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On the surface, the distinction between chords and chord shapes might not seem that important. However, being able to distinguish the patterns we use from the actual music itself is extremely important in order to gain a deeper understanding of your instrument and the artform as a whole.

Matching Shapes to Theory

First, let’s define just exactly what a chord is. A chord is two or more notes played together. In most popular music, chords are composed of three notes, the root, the third, and the fifth. These chords are called triads, and most chords you’ll encounter in western popular music will be either major or minor triads.

Other chords such as 7th chords, 9th chords, and sustained chords, all add additional notes to the triad. Power chords can also be called 5 chords and simply omit the third. It’s important to remember that when you’re playing your guitar and fretting all the chord shapes you’ve memorized, you’re not playing those shapes; you’re playing all the notes within those shapes.

The Magic of Geometry in Music

So why do we think in terms of chord shapes? Why does a D major played open look like an upside down triangle? Why is the C major slanted? Why are barre chords so insanely hard to play? To make playing music easier. Guitarists should always take advantage of chord shapes because the guitar’s fretboard is structured in such a way to turn music into geometry. If you weren’t thinking in shapes you wouldn’t be taking full advantage of your instrument.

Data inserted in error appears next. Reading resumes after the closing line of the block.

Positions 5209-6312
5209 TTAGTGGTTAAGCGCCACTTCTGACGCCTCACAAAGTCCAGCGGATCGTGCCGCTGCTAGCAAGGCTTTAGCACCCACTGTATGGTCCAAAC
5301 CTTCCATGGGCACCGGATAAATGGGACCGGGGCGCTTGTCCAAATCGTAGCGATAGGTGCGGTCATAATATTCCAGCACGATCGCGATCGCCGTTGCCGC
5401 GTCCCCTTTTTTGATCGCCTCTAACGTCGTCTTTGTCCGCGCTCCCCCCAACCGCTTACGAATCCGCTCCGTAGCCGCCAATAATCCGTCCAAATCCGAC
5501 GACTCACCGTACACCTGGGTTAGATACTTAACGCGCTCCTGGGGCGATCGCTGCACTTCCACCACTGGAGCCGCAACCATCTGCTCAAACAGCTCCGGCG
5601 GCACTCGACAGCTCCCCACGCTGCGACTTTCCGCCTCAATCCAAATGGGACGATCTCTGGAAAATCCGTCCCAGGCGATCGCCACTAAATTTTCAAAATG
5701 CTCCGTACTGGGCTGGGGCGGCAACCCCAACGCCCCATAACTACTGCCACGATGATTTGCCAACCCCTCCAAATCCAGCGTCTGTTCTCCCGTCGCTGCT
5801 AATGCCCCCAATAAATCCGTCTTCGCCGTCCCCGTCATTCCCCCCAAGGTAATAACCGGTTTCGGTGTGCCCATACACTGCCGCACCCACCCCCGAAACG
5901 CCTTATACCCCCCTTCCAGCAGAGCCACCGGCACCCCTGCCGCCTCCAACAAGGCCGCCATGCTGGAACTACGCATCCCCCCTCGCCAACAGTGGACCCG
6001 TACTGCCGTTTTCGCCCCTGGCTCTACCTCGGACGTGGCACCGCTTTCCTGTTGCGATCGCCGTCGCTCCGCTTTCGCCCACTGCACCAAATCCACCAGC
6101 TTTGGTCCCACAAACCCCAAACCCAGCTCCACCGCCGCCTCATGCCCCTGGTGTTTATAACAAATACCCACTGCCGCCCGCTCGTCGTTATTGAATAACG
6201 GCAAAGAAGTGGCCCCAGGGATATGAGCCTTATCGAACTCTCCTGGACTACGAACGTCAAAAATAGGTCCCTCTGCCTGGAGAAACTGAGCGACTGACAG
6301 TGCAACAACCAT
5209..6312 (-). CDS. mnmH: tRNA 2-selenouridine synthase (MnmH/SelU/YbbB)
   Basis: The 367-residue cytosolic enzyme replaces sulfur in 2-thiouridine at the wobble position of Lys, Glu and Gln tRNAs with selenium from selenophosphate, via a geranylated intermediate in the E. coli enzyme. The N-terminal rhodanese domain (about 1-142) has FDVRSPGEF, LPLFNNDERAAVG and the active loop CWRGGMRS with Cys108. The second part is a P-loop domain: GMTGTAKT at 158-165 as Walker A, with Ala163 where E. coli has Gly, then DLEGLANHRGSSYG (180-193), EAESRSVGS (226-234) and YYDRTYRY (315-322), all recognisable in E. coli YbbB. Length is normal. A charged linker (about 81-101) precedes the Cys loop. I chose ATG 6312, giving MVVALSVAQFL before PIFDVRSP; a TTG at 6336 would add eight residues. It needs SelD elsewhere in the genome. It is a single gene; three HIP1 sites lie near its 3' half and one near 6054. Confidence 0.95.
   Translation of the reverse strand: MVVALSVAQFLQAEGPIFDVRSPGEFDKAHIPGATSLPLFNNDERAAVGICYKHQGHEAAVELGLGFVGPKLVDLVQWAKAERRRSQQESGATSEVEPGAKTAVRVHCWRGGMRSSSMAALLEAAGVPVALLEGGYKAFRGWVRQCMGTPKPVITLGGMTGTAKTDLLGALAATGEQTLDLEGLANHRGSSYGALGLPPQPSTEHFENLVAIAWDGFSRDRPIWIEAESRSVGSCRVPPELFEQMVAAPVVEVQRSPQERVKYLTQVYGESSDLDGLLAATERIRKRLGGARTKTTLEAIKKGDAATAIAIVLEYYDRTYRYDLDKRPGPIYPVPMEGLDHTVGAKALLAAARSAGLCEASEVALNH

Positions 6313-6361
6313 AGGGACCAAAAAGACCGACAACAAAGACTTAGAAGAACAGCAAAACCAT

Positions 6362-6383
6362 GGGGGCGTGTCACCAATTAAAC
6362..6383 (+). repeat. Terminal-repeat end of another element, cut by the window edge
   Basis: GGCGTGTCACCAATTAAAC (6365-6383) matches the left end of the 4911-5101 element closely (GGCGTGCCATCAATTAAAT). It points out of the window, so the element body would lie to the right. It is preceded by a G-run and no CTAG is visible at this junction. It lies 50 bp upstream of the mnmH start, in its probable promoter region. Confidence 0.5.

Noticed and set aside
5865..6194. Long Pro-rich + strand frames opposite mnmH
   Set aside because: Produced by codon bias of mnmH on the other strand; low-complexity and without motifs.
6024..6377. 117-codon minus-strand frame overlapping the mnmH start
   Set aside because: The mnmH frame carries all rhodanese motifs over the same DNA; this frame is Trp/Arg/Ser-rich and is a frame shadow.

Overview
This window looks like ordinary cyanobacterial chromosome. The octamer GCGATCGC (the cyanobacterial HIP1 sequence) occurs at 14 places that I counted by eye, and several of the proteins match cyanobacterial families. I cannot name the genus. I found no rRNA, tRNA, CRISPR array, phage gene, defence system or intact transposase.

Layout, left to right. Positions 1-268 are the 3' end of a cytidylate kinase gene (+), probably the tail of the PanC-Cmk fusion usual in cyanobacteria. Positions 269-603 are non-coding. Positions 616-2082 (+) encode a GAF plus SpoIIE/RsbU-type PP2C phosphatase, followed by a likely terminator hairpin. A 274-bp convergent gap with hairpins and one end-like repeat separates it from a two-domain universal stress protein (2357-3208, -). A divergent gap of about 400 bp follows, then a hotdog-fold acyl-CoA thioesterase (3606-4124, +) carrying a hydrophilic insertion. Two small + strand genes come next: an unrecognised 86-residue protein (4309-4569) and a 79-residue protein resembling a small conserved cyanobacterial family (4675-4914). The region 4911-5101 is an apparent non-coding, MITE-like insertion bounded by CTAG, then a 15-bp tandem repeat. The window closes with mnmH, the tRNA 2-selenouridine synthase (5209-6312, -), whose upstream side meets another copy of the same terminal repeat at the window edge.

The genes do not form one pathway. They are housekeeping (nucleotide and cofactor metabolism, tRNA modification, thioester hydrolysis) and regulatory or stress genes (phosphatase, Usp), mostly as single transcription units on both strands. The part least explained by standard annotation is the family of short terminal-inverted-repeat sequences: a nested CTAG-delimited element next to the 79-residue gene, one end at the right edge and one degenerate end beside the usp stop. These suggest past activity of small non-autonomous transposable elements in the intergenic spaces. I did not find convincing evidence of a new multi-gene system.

Let’s take that D major shape as an example. The note you play with your ring finger within that shape is D, which in D major is the root. Now slide that same shape up two frets, with your ring finger on the fifth fret of the B string. The root is now E, and you’re playing E major. Slide the shape up to the 8th fret and you’re playing Gmajor and so on.

If you combine your knowledge of chord shapes and knowing the function of each finger (and therefore each note) in the chord, then you will have mastered an extremely important part of the guitar. After that there’s not much that will be out of your grasp as a musician. To get started matching the shapes to the theory, check out these lessons on Jamplay.

Ready for more about taking your guitar skills to the next level? Real progress is made in the mind and relies on the beginner mentality. Explore how here.

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